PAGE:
If like me, you spent Sunday morning and much of the afternoon sat on the sofa with leftover pizza and a chocolate bar saying to yourself (for the fourth year in a row), “this is going to be the year I do the London Marathon” then you know exactly how influential ‘being in the moment’ is for making decisions. If I don’t register for the London Marathon within 4 weeks of watching, it’s unlikely that I ever will consider registering for the rest of the year – until that annual ritual of watching it sat on the sofa again next year.
Unbelievably, this is no different to sponsorship sales, especially sponsorship of annual events. As a sponsor, sponsoring annual events is a bit like the London Marathon – you get excited about confirming your sponsorship/registration, but then months go by and it seems all but forgotten until the actual day. However, upon passing the finish line after a number of hours of slog throughout Greater London, you remember why you signed up in the first place and quite likely think it was the best decision you ever made.
Understanding and keeping up momentum is absolutely critical within sponsorship sales. Like the London Marathon, there is a limited time-frame from which a sponsor remembers all the great times, the finite details that may exist beyond the assets list. Memories of the sponsorship are always viewed with a ‘glass half full’ and sponsors are more likely to de-brief with you, grab drinks with you and generally more likely to want to discuss plans for the following year. However, go past 4 weeks and memories fade fast – leaving only hard numbers. I should clarify that hard numbers are not necessarily a bad thing as sponsorship is only as good as the measurement and ROI behind it, but when combined with the very distinct memory of how great it was, it’s incomparable.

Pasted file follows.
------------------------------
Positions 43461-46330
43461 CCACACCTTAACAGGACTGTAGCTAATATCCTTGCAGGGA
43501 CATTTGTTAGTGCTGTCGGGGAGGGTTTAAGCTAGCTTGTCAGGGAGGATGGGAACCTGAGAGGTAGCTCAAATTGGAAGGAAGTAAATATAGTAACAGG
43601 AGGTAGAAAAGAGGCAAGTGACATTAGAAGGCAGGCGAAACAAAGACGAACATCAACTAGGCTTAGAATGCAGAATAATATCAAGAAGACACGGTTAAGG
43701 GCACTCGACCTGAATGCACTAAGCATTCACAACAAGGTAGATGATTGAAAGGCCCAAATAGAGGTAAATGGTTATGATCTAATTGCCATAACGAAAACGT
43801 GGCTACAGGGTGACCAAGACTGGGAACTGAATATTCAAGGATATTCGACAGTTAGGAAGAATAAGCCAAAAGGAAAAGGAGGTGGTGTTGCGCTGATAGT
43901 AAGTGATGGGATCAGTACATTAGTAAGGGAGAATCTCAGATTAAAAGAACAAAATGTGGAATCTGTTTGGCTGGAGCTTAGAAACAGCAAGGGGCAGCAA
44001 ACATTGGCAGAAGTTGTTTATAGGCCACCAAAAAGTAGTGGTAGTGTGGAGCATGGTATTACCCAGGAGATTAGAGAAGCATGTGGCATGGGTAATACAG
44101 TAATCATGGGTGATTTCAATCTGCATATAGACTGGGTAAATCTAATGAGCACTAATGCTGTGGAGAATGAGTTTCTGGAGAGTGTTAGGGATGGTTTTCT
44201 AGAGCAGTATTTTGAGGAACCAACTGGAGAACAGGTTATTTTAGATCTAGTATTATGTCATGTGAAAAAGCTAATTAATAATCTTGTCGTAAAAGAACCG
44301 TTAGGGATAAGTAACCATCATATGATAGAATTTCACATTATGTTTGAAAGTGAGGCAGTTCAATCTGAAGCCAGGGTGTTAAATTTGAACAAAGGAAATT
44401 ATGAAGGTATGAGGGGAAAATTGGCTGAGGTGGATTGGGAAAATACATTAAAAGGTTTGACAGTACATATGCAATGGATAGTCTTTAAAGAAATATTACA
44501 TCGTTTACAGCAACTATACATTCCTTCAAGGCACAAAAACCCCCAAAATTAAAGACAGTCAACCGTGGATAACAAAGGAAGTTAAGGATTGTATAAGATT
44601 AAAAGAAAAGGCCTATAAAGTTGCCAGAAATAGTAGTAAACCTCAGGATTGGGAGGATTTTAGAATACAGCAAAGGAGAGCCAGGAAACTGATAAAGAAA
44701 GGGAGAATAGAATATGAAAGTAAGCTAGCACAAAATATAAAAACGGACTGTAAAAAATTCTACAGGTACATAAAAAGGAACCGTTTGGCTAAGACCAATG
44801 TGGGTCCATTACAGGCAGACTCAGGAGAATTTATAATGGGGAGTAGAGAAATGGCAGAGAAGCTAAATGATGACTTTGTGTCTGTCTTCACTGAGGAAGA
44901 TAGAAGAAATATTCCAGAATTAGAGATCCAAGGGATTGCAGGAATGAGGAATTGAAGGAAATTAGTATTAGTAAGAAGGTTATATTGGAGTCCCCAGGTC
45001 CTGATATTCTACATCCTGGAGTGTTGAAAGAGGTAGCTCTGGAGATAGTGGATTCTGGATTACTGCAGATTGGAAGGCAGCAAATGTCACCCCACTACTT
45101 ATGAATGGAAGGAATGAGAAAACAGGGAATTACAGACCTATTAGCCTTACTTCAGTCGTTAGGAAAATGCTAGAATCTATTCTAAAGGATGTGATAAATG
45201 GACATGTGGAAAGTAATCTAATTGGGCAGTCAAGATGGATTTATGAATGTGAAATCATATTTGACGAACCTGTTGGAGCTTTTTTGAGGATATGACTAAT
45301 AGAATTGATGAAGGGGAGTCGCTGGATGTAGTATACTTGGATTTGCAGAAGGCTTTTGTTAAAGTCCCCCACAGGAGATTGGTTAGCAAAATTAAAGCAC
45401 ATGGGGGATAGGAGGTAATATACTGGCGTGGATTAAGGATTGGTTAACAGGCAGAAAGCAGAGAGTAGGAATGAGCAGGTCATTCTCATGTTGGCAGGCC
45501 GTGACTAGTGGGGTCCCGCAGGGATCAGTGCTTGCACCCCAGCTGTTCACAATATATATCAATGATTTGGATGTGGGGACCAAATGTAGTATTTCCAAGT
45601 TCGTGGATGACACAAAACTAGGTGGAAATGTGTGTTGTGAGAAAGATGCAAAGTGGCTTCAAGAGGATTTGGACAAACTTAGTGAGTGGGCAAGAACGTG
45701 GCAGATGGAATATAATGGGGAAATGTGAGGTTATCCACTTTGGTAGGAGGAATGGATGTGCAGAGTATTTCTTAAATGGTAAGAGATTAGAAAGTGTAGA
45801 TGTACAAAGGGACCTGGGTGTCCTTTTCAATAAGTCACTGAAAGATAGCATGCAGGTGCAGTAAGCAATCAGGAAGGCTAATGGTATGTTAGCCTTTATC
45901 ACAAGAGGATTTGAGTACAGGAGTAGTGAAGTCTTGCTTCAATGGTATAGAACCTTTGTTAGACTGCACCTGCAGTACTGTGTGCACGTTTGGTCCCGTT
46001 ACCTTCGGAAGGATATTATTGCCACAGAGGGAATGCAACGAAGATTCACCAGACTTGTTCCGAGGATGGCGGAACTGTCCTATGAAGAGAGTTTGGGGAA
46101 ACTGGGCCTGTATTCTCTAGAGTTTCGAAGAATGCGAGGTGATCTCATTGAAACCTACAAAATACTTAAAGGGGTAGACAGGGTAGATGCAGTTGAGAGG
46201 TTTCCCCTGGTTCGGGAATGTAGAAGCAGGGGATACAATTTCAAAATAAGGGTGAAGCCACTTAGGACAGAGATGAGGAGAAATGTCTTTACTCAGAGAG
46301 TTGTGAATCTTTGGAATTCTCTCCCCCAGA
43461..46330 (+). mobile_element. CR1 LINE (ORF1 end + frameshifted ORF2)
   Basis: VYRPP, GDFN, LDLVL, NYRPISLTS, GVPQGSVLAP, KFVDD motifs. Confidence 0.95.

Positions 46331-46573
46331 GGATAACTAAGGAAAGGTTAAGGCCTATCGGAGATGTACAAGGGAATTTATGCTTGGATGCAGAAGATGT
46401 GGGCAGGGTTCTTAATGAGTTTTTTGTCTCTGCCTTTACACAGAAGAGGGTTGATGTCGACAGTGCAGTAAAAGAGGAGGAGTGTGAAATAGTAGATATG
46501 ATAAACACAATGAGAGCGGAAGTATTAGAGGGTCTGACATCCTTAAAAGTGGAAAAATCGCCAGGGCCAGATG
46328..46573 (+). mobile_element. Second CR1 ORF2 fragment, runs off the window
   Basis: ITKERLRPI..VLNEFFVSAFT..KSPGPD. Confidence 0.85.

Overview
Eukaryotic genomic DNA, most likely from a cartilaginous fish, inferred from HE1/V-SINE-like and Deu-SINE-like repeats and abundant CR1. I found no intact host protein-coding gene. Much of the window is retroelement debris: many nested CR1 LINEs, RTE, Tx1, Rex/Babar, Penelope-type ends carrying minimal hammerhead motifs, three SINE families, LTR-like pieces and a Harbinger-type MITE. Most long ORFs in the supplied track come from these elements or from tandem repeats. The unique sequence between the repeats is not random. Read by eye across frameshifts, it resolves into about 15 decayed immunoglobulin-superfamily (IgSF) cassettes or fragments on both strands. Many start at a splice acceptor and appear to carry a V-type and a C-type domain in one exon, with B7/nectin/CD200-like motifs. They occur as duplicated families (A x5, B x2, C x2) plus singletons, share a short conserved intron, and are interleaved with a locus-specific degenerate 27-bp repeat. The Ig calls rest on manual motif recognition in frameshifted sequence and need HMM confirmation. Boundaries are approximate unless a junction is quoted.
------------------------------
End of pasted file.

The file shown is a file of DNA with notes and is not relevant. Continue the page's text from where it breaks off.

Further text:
One of my biggest sponsorship sales tricks is ensuring that we keep up momentum as well as truly understanding the time-frame for commitment from a buyer’s point of view.My top three ‘keeping up momentum’ sponsorship sales tips include:
- Renew all sponsors within 4 weeks of the event. If you are unable to do this in this time-frame, you run the risk of starting all over again in terms of the sales process you need to go through.
- Include renewal clauses within the contract at the outset. First right of refusal is a benefit and as such should be used as an asset. Not only does this help within the sales process it also provides a clear and communicated deadline to your sponsor well in advance.
- Don’t just sign a sponsor and never speak to them again until just before the event (or worse yet, when you need something). If your sponsor signs well in advance providing a very long lead time, create reasons to catch up and talk about the event in the run up. If you have a large number of sponsors, creating bespoke sponsor communications to update them on the event progress is a great benefit and keeps everyone in the loop.
In the meantime, I shall keep you posted on my London Marathon musings. Maybe 2018 is the year I finally get off the sofa…